• Table2: Effect of each augmentation on IJB-A performance on verification (ROC) and identification (CMC), resp. Only in-plane aligned images used in these tests
  • Table3: Effect of in-plane alignment and pose synthesis at test-time (matching) on IJB-A dataset respectively for verification (ROC) and identification (CMC)
  • Table4: Comparative performance analysis on JANUS CS2 and IJB-A respectively for verification (ROC) and identification (CMC). f.t. denotes fine tuning a deep network multiple times for each training split. A network trained once with our augmented data achieves mostly superior results, without this effort
Download tables as Excel
Related work
  • Face recognition: Face recognition is one of the central problems in computer vision and, as such, work on this problem is extensive. As with many other computer vision problems, face recognition performances sky rocketed with the introduction of deep learning techniques and in particular CNNs. Though CNNs have been used for face recognition as far back as [17], only when massive amounts of data became available did their performance soar. This was originally demonstrated by the Facebook DeepFace system [35], which used an architecture not unlike the one used by [17], but with over 4 million images used for training they obtained far more impressive results.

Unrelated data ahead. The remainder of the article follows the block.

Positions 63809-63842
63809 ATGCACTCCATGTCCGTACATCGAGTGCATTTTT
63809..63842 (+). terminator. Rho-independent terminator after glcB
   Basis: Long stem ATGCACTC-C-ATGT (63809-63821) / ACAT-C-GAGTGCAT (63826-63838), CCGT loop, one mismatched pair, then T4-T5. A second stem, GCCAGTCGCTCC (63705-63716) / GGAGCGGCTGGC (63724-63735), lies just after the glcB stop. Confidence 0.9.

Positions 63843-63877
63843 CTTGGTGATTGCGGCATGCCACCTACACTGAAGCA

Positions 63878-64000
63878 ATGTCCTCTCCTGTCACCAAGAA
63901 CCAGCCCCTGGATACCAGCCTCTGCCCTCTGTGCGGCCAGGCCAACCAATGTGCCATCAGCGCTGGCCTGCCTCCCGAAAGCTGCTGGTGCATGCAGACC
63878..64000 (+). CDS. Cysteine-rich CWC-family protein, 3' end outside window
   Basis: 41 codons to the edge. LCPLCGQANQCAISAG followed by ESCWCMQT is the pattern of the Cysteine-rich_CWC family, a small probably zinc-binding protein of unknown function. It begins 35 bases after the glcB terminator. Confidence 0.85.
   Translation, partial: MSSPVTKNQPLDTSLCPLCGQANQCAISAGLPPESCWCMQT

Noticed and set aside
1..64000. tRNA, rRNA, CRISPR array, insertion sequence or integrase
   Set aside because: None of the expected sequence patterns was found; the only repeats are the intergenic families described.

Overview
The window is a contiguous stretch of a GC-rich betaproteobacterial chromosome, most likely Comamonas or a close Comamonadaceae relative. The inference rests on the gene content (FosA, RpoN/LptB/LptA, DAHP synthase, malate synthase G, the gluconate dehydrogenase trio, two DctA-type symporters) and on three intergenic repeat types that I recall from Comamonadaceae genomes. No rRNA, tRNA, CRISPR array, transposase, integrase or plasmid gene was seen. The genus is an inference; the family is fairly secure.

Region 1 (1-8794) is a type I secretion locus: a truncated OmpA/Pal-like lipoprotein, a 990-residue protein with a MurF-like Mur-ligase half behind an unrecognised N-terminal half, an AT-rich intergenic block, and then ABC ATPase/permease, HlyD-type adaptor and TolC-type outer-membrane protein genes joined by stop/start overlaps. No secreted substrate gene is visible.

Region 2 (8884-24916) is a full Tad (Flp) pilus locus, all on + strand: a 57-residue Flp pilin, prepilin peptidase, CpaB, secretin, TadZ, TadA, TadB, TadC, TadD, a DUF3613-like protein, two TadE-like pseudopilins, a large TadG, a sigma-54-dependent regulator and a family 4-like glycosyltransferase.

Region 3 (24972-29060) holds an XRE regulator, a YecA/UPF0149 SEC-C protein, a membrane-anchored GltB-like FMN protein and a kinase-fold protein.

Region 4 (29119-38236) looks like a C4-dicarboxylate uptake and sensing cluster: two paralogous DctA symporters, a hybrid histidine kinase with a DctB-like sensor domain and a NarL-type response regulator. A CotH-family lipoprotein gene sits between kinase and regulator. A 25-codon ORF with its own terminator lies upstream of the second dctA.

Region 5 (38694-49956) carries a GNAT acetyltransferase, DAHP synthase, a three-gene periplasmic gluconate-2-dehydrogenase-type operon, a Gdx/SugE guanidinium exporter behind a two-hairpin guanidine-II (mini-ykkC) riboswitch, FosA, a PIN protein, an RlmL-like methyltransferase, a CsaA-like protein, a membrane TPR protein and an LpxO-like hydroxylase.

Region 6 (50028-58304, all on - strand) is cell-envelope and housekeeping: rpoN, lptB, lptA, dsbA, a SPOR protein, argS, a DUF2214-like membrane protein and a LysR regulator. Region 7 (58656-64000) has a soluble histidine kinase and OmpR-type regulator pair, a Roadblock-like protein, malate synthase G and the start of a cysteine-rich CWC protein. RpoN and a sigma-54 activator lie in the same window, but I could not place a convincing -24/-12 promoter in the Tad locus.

Since then, CNN based recognition systems continuously cross performance barriers with some notable examples including the Deep-ID 1-3 systems [34,32,33]. They and many others since, developed and trained their systems using far fewer training images, at the cost of somewhat more elaborate network architectures.
Funding
  • This research is based upon work supported in part by the Office of the Director of National Intelligence (ODNI), Intelligence Advanced Research Projects Activity (IARPA), via IARPA 2014-14071600011
  • Moreover, we gratefully acknowledge the support of NVIDIA Corporation with the donation of the NVIDIA Titan X GPU used for this research